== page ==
Resources on the ARCS Model of Theory

 

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John Keller, developed the ARCS Model during the 1980’s as a way to boost motivation during learning. The ARCS Model contains four main categories:

  • Attention- getting and holding learner’s interest and attention
  • Relevance- The learning has to show a kind of usefulness
  • Confidence- There should be success opportunities and some personal control
  • Satisfaction- There has to be rewards, and feedback.

Click on the links below for more information on the ARCS Model.

ARCSMODEL.com

ARCS Model of Motivational Design-Learning Theories

Bayh College of Education

Big Dog & Little Dog’s Performance Juxtaposition

Changing Minds

E-Learning Industry

E-Learning Snippets

Enotes

Kineo

Learning Technologies

Motivation at a Glance

WIKI- Teaching and Learning Resources

Instructional Theory-ARCS Model By Taryn Fleck

ARCS Model- John Johnson

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Book of the Month

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As workplace learning and development professionals, we spend most of our time improving the performance levels of employees and organizations. However, in order for us to stay current on the latest trends and resources we must continue to read and study on a regular basis.

It is for this reason that I created a book of the month club. each month I will introduce a workplace learning or performance book to read and discuss. A new book will be introduced the fourth Wednesday of each month. During the third Wednesday of each month, I will write a review and hope you join me in sharing your thoughts and opinions on each book. I will also include in future readings books that are both motivational and inspirational.

The first book that I have chosen is the Trainer’s Handbook. trainers handbook2 It is a great book to start with since it serves as a comprehensive book on a variety of training topics which could benefit both new and seasoned workplace learning professionals. This book can be found on Amazon.com. Here is a description of the book on Amazon.com:

The Trainer’s Handbook walks readers step by step through the training process and contains tips on assessing the needs of participants. Keeping training learner-centered, incorporating activities into training, selecting audiovisual aids, and closing sessions creatively. As practical as it is instructive, the guide is filled with worksheets, checklists, and assessments.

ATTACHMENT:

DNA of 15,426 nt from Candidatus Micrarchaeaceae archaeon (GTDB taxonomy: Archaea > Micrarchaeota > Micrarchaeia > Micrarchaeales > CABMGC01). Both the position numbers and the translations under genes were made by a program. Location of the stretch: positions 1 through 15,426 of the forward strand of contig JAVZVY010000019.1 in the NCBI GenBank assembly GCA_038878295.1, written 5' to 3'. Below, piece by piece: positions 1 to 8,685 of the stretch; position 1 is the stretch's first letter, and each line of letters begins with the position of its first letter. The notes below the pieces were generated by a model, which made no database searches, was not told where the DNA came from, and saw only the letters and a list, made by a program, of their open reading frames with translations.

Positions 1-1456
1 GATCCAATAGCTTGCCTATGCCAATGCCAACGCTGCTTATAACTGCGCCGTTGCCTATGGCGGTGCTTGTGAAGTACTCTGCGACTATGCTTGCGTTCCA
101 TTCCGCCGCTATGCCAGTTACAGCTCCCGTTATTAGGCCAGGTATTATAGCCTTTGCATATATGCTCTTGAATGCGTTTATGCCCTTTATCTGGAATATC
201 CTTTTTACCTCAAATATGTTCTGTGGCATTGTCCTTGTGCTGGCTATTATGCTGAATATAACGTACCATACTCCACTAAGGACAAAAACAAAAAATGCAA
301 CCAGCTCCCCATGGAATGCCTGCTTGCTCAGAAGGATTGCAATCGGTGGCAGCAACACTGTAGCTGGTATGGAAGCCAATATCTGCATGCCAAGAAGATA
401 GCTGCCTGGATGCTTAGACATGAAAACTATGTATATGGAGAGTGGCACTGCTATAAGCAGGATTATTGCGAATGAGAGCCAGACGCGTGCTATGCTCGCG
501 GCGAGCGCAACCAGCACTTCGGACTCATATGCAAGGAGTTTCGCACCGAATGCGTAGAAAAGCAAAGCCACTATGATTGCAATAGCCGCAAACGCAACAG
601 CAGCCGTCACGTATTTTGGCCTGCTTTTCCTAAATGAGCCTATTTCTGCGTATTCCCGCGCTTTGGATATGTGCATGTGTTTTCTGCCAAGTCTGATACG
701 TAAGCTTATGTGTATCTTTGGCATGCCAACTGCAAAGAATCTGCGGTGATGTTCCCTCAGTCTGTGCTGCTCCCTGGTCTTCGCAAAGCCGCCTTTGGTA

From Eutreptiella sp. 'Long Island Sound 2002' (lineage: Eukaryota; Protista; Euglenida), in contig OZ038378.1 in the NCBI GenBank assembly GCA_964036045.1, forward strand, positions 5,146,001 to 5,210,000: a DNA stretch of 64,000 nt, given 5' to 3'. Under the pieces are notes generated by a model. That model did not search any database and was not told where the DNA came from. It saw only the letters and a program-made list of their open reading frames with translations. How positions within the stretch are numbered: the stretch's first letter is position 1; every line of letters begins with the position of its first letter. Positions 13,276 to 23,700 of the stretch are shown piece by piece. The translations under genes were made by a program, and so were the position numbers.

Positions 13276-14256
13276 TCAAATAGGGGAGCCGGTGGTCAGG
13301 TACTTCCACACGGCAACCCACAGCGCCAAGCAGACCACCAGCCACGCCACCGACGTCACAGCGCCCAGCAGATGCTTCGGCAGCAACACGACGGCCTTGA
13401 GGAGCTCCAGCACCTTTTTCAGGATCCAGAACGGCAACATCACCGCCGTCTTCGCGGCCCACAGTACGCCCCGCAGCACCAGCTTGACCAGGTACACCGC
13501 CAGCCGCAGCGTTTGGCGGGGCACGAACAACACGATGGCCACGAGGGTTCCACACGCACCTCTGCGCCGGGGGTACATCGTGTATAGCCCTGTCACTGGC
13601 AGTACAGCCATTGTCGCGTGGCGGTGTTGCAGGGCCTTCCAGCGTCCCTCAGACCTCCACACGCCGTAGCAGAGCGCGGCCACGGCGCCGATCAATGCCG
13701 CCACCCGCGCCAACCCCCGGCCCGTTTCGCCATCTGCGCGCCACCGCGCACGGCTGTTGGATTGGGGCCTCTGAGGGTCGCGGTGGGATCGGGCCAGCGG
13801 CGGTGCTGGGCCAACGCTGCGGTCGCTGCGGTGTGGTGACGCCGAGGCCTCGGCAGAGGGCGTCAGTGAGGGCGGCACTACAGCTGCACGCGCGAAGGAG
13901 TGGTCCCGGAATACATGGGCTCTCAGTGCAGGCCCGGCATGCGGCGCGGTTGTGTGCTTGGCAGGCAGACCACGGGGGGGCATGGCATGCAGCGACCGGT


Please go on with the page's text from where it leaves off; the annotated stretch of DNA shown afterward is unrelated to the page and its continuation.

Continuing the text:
I am ready to start reading, How about you?

 

Using the Correct Action Verb for Learning Objectives

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In 1956, Benjamin Bloom and other educators met  for a second time (the first time was in 1948) at the Convention of the American Psychological Association, where Bloom spearheaded a group to discuss classifying educational goals and objectives. This framework became know as the Taxonomy of Three Domains.

Focusing on the cognitive domain, Bloom developed a multilevel model as a means of classifying thinking based on six levels of cognition. Robert Mager, an educational psychologist would later develop and use learning objectives as a means to describe what the learner is expected to achieve. According to Mager, the learning objectives should include a measurable verb.

All too often, I have either come across or attended a training where the learning objective in the course used verbs that are difficult to measure. Such as:

  • appreciate
  • know
  • learn
  • understand (my favorite)

These verbs are vague and are difficult to measure learning. I included a PDF on action words that can be used when writing learning objectives.

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download here

Workplace Learning and Performance Improvement Articles

 

Why Matching Informal and Formal Learning is in Style

6 ways to Build Atmosphere and Emotion in your e-learning theme

Achieving Worthy Performance in Healthcare Instructional Design

ASTD Reboots with New Name and Logo

Focus- The Forgotten Performance Skill 

Top 10 Signs that You Might be Doing Social Learning Wrong

5 Reasons you Need to be Using Games for Corporate Training

Instructional Design Models and Theories

A Quick No-Nonsense Guide to Basic Design Theory

4 Ways to Make Training More Fun for Repeat Learners

Do Old School Workplace Rules and Hierarchies Still Matter

How to Give Feedback on Assessments 

What Separates Great Trainers from the Merely “OK?”

Your Company Culture Could be Killing Performance